Obama cuts short WikiLeaks source Chelsea Manning's sentence

Obama cuts short WikiLeaks source Chelsea Manning's sentence

Obama cuts short WikiLeaks source Chelsea Manning's sentence
In a surprise move, the outgoing US President Barack Obama has commuted the 35-year sentence of Chelsea Manning, a transgender soldier who was convicted of stealing and disseminating 750,000 pages of sensitive diplomatic documents and videos to whistle-blower WikiLeaks. The 29-year-old American military analyst, born Bradley Manning, will be freed on May 17 instead of her scheduled 2045 release, the White House announced.

She was sentenced to 35 years in 2013 for her role in leaking diplomatic cables to the anti-secrecy group. The leak was one of the largest breaches of classified material in US history. While commuting the sentence, President Obama overruled his Secretary of Defense Ashton Carter's objections and immediately touched off a controversy in the closing days of the Obama administration, US media reported.

A former intelligence official described being "shocked" to learn of Obama's decision, adding that the "entire intelligence community is deflated by this inexplicable use of executive power." Manning has been lodged in prison after being convicted in August 2013. She also attempted suicide twice last year.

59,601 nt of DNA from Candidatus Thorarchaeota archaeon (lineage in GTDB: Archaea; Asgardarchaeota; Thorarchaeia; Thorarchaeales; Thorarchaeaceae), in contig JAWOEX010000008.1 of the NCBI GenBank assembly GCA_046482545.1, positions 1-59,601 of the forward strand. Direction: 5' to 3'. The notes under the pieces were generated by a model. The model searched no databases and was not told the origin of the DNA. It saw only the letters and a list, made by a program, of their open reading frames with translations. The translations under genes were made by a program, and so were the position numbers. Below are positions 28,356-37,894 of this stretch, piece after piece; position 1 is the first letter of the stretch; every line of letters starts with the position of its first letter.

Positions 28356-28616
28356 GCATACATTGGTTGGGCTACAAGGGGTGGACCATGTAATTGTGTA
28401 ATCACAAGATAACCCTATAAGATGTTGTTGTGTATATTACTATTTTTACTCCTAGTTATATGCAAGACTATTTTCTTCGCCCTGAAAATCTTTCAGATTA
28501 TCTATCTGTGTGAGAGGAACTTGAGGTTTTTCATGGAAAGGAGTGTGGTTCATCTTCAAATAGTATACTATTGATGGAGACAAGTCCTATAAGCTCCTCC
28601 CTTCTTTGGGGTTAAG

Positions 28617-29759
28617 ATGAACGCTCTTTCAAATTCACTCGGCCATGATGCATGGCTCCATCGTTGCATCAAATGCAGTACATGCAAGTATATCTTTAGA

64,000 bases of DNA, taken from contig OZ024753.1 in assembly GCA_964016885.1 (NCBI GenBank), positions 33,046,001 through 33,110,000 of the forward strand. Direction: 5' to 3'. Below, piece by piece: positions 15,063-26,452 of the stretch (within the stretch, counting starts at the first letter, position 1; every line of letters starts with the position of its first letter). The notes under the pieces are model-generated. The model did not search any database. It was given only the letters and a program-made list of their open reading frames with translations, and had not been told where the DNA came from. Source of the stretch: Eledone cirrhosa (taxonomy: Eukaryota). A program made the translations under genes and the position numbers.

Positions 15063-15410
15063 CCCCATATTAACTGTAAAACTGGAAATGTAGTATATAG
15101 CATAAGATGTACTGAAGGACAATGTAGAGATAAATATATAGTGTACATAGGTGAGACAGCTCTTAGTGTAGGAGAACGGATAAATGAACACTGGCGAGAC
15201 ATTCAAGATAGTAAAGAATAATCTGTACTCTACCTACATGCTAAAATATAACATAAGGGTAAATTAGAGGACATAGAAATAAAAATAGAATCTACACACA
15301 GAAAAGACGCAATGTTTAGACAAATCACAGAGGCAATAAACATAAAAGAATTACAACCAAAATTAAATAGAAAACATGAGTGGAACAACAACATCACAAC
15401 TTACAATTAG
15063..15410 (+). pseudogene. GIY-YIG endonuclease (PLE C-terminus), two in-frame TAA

According to the White House, Manning's offences included one specification of wrongful and wanton publication to the internet intelligence belonging to the US, five specifications of stealing, purloining or knowingly converting US government records. Manning also passed on sensitive messages between US diplomats, intelligence assessments of Guantanamo detainees being held without trial and military records from the wars in Iraq and Afghanistan.

The disclosures were considered an embarrassment to the US, prompting the Obama administration to crack down on government leaks. The New York Times said the commutation also relieved the Department of Defence of the difficult responsibility of her incarceration as she pushes for treatment for her gender dysphoria, including sex reassignment surgery, that the military has no experience of providing.

Earlier in the day, the White House ruled out a similar commutation to Edward Snowden, who is currently on a political asylum in Russia. "Mr Snowden should return to the US and face the serious crimes that with which he's been charged. He will of course be afforded the kind of due process that's available to every American citizen who's going through the criminal justice process," White House Press Secretary Josh Earnest said.

"But the crimes that he's accused of committing are serious. We believe that he should return to the US and face them rather than seeking refuge in the arms of an adversary of the US that has their own strategic interests in disseminating information in a harmful way," he said.

While responding to a question about Manning, Earnest said, "However, Chelsea Manning is somebody who went through the military criminal justice process, was exposed to due process, was found guilty, was sentenced for her crimes, and she acknowledged wrongdoing".